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May 7th, 2015 at 1:43 pm

Your personality affects where you should live

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One of the conclusions of a series of recent studies on the link between personality and place, Introverts prefer mountains.  People tend to see mountain areas as more peaceful and calm.  Meanwhile, extroverts often prefer flat, open areas that tend to be viewed as more exciting, sociable and stimulating.  

The study also found that introverts are, indeed, more likely to live in mountainous areas, while extraverts tend to live on the flat.

Dr Shige Oishi, who led the study, said:

“Some cities and towns have geography that is more accommodating for some people than for others…if you know you’re introverted, then you may be rejuvenated by being in a secluded place, while an extrovert may be rejuvenated more in an open space.”

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People’s preferences also changed depending on how they were feeling.  When they wanted to socialise, people thought of the ocean 75% of the time.

 

Personality match

Another study on personality has found that people may be better off in cities which match their personalities.

Dr Wiebke Bleidorn, who led this study, said:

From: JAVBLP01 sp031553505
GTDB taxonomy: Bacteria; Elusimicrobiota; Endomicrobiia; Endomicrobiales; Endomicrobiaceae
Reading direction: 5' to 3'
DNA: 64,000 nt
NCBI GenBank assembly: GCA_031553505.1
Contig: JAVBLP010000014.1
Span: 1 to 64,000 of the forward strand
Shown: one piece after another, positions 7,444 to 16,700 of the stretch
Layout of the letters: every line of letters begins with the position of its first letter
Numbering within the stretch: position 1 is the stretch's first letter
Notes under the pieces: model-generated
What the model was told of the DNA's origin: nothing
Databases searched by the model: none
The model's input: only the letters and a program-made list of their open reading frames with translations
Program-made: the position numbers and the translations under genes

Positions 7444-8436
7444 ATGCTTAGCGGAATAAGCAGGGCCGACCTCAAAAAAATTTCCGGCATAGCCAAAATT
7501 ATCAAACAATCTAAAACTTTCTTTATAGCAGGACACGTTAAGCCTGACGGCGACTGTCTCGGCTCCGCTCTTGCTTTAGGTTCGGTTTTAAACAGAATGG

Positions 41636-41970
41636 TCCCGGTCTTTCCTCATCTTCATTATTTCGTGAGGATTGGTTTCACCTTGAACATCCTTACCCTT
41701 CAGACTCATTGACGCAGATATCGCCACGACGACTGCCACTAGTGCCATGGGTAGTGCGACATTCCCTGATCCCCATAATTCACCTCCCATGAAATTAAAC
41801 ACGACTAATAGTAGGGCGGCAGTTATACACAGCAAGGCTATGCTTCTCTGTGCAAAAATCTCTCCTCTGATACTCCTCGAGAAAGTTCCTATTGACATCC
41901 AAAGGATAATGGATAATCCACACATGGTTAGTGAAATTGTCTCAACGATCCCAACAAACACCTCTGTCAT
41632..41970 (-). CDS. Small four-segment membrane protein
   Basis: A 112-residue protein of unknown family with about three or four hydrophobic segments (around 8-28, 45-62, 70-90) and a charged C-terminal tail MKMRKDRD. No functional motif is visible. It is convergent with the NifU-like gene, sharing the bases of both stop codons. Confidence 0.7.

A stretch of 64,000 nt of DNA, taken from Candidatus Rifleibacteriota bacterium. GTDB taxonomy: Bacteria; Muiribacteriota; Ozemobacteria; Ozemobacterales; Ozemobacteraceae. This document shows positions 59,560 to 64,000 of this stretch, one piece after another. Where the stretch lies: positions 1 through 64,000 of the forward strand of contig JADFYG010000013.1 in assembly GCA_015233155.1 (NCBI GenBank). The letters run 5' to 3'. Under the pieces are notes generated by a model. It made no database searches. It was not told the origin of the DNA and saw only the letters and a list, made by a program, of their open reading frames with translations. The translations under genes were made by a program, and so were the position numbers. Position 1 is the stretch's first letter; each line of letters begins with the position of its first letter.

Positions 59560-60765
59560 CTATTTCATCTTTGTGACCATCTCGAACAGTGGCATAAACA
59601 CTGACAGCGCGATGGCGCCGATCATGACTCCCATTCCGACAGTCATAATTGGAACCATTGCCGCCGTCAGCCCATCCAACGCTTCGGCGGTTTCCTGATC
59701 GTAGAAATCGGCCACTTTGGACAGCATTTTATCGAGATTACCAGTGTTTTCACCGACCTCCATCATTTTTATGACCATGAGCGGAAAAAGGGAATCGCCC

“Individuals low on openness to experiences had significantly lower self-esteem in open cities, like New York City, but relatively higher self-esteem in cities that score relatively lower on openness to experience, for instance, Tuscaloosa, Alabama.”

In other words, people may have higher self-esteem when their personality matches the city.  If you’re open-minded, you’re better off to live in an open-minded type of place.

 

Happy places

Some areas even seem to give off a special lustre of happiness which people are attracted to.  In a further study of life satisfaction and population growth, Richard E. Lucas found that happy places grow more quickly.

He explained:

“This suggests that there is something about happier places that people recognize and that attracts people to live there.

It’s not clear from our research why this association exists.

It could be that people intentionally move to places that are happier, and the factors that attract people also contribute to happiness, or it may be that places that are growing feel more energetic.”

Image credit:  Charles Knowles | Flickr
Via PsyBlog

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